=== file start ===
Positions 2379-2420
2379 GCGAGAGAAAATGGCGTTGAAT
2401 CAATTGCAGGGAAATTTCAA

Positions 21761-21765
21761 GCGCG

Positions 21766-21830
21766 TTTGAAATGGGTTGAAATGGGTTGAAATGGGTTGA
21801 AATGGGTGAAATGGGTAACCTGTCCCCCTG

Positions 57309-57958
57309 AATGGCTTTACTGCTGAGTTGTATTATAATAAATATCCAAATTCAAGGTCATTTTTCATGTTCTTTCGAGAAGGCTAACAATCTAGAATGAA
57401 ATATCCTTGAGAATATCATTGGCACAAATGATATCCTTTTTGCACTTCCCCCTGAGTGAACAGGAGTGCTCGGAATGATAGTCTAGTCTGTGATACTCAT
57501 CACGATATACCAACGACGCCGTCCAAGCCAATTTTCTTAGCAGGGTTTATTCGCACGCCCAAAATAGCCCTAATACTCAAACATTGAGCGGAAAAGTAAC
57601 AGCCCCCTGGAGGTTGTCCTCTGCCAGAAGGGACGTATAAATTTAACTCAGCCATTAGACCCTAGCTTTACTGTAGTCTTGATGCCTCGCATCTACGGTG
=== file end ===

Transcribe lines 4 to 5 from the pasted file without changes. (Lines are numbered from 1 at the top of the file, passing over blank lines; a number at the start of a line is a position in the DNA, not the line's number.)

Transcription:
Positions 21761-21765
21761 GCGCG